The loud, ongoing debate over immigration reform often overlooks one very important impact from letting more foreigners come to live and work in the U.S.
Many researchers believe it’s good for the economy.
The U.S. economy can use all the help it can get these days. Though the American job and housing markets continue their halting recovery, the engines of growth are slowing in the rest of the world. From Europe to China to Japan, global growth has so far resisted efforts to shake off the lingering effects of a massive debt hangover that followed the credit crisis of 2008.
“A return to the ‘good old days’ of 2003-2007 does not appear to be in the cards,” Wells Fargo Securities economists wrote last week in a note on the slowing global economy.
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While U.S. growth appears to be bucking the trend of the rest of the developed world in the short run, it shares the same long-term demographic headwind now confronting policymakers in Europe and Japan. As the population ages, their younger people aren’t entering the labor force fast enough to replace the older workers who are retiring. And there are fewer younger taxpayers to cover the cost of providing retirement income and health care for those older workers.
“Immigrants do not typically compete with Americans for jobs,” U.S. Chamber of Commerce President and CEO Tom Donohue wrote last week in an op-ed piece in The Washington Times. “The reality is that they create more jobs through entrepreneurship, economic activity and tax revenues.”
Expanding the U.S. workforce with younger immigrants would also help offset the rising cost of Social Security payments and health care for a retiring baby boom generation.
President Barack Obama‘s executive order last week would allow an estimated 4 million undocumented immigrants to apply for a program that protects them from deportation, and another 1 million people will be protected from deportation under other provisions.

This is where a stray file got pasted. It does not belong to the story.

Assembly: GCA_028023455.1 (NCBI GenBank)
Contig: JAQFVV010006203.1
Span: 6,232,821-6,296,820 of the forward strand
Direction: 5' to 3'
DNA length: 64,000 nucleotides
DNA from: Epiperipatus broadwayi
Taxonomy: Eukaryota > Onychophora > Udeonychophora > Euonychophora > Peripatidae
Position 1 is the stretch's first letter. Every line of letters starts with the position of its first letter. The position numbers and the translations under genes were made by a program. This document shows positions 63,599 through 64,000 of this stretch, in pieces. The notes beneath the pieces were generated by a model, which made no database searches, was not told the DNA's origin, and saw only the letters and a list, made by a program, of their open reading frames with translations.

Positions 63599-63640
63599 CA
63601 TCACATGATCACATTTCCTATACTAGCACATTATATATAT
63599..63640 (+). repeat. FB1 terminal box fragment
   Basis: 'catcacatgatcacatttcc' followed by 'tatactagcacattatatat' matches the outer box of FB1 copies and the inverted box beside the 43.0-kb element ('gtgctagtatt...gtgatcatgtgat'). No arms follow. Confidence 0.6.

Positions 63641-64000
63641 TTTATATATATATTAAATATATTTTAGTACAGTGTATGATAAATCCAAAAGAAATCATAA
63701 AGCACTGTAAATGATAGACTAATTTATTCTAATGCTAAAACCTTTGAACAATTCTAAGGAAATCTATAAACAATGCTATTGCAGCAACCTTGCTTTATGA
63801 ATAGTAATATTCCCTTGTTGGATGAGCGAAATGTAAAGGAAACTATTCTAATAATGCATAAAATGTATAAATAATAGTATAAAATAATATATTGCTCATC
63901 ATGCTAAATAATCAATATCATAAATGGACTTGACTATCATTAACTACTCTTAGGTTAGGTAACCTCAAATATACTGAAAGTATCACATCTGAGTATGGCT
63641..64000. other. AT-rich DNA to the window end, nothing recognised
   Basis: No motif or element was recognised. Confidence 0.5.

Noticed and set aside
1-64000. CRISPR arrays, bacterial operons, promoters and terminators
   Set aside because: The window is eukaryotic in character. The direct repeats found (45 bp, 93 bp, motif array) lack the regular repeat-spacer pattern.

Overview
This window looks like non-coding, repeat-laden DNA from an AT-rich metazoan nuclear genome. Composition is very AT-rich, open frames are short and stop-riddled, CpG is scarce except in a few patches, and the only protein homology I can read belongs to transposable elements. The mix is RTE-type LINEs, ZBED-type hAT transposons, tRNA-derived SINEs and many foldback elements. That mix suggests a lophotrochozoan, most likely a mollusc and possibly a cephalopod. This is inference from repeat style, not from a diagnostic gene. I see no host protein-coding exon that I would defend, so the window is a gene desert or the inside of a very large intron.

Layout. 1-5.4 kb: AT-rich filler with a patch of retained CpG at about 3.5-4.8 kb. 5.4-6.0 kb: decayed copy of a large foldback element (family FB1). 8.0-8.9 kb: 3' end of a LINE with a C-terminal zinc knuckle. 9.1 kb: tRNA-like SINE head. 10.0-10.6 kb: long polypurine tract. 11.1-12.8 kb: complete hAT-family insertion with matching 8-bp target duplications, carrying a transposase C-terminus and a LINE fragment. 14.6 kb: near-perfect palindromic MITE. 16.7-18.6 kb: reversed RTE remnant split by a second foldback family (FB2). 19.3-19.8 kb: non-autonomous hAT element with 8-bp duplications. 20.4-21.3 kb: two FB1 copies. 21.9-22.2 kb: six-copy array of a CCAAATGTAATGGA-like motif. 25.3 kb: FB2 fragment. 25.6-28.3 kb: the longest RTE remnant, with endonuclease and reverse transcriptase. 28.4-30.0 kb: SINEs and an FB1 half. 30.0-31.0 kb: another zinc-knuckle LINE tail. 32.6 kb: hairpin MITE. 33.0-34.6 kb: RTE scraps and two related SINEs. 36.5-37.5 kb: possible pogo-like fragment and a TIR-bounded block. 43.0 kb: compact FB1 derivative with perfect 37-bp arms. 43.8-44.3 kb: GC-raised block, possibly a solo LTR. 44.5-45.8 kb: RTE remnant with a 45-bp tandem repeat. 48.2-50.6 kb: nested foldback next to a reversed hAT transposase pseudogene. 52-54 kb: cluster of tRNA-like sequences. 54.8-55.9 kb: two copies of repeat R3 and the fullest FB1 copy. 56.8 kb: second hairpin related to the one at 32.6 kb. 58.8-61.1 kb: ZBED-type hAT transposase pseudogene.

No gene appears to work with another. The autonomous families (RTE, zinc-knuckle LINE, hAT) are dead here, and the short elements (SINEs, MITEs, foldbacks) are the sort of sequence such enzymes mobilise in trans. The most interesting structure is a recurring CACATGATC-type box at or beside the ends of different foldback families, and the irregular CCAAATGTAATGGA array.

Those include expansion of an existing program for young immigrants who came to the United States as children. The order lifted the age limit for people who qualify.
While Republicans in Congress oppose the measure, some business groups—including the U.S. Chamber—argue that the move doesn’t go far enough and urged Congress to enact a complete overhaul.
Much depends on exactly how the current immigration policy is reformed.
One widely cited study by the Congressional Budget Office last year found that—if enacted into law—the comprehensive immigration reform package approved by the Senate last year would boost economic output by an additional 3.3 percent in 2023 and by 5.4 percent in 2033.
The Senate reforms would boost the size of the labor force and increase employment, though the expansion of the workforce would raise the jobless rate in the short run. The researchers predicted median wages would drop in the short run but begin rising by 2025. The reforms outlined in the Senate bill would also raise productivity and boost capital investment, the CBO found.
Immigration reform would also boost the U.S. population—by about 10 million people (or 3 percent) by 2023 and by 16 million (about 4 percent) by 2033. That added population would increase the cost of a variety of government services. But those would be more than offset by the higher taxes collected on the increased wages earned by newly arrived workers.
The CBO estimated that the reforms called for in the Senate bill would shrink the federal budget deficit by $197 billion over the coming decade and by roughly $700 billion in the decade after that.
Regardless of the benefits of comprehensive reform, the economic drag of an aging workforce can be very costly.
In the developed world, those effects are most pronounced in Japan, where the government of Prime Minister Shinzo Abe recently announced snap elections amid growing voter impatience with his “three arrows” plan to rescue the nation from two lost decades of economic stagnation.
The first two arrows—massive government spending and borrowing, coupled with a central bank eager to buy up the government’s new bonds—have left the country saddled with a debt pile that’s more than twice the size of its gross domestic product.
Abe’s “third arrow”—reforms to domestic regulations and trade barriers that protect Japanese industries but stifle growth—has yet to be fully unleashed.
One of those reforms seeks to expand Japan’s workforce by encouraging more young women to go to work. The policies include increased funding to eliminate waiting lists for government sponsored day care, among others.
More workers would generate more wages and taxes, helping Japan care for its aging population without borrowing to pay the bill. Earlier this year, Abe’s government tried to offset those costs with a higher sales tax—which clobbered consumer spending and helped send Japan back into recession.